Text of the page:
When somebody has a plant that is not doing well, not making enough fruit, or making really poor fruit, they go looking for the solution and conclude that their plant must be suffering from xyz disease or is being secretly eaten alive by xyz bug, when in fact, the only thing wrong with the tree is that it is not happy with where it’s planted or how it was planted.
Three things to look for.
There are three things that typically make plants unhappy. One, being planted too deep.
Even in really good soil, the top of the plant root ball should be about one inch above grade then covered with about an inch of soil then two to three inches of mulch.
That allows the roots of the plant to breath which is really important.
Two. Planted in really poor soil and the top of the root ball being covered with poor soil. The plant simply cannot breathe. The tree or the plant is literally suffocating.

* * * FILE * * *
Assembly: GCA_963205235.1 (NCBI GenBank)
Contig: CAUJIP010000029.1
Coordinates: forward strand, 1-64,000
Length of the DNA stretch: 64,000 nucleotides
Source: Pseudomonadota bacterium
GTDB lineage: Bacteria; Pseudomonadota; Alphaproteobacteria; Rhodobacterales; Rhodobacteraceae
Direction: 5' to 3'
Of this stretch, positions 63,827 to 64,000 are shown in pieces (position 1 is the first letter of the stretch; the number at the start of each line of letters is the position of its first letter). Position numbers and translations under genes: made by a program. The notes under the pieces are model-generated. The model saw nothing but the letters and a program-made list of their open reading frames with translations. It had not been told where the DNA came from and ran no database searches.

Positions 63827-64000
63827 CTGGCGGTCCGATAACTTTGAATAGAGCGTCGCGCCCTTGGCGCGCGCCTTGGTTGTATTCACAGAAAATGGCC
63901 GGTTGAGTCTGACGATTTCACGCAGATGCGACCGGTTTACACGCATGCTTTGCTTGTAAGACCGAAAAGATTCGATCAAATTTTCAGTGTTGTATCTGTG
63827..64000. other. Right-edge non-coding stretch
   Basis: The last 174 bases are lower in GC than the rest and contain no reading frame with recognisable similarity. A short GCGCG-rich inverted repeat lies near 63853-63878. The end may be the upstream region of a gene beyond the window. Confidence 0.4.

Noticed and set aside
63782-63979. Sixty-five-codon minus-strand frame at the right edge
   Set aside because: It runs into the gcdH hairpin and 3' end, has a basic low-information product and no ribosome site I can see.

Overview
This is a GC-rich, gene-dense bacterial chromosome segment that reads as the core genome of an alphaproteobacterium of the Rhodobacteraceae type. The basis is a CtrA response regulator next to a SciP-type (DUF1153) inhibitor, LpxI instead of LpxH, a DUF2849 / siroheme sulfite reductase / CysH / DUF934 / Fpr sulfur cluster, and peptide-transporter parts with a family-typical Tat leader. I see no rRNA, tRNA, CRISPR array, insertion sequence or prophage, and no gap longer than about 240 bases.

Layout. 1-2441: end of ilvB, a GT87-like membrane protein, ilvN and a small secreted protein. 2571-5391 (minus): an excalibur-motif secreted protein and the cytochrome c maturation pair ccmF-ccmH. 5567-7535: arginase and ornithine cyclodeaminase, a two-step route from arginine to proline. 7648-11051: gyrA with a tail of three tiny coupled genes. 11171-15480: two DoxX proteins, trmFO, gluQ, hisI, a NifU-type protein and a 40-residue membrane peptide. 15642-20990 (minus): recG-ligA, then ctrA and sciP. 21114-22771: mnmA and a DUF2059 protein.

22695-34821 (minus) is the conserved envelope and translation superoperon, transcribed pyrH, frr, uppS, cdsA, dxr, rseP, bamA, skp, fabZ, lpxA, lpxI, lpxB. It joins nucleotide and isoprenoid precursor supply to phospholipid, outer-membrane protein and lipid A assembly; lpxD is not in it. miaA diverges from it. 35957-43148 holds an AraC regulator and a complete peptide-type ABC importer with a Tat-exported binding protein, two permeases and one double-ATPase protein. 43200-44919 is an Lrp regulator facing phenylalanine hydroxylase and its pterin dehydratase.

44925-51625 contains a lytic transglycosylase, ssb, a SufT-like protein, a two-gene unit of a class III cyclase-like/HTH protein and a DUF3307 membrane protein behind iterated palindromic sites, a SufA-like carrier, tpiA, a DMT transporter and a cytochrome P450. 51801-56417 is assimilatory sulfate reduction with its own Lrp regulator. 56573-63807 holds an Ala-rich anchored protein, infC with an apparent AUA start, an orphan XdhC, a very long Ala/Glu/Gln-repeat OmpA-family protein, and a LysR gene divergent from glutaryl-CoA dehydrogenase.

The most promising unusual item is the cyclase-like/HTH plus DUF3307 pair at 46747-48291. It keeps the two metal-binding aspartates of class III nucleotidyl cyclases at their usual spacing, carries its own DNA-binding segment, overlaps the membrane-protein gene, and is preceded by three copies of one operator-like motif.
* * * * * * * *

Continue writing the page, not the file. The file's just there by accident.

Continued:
Three. Too wet. This happens for a lot of different reasons. The tree is planted in clay soil, the hole is too deep, too wide and filled with porous material. The water can get in but cannot get out.
Putting gravel in the bottom of the hole does absolutely no good! All that does is makes more room for stagnant water to stand and no way for the water to get out.
Maybe the area in which the tree is planted tends to hold water. You cannot plant a tree in a wet area and expect it to “dry up the area”. All that will happen is the tree will die.
Lastly, but more common than you think. Somebody overwatering the plant thinking they are doing a good thing.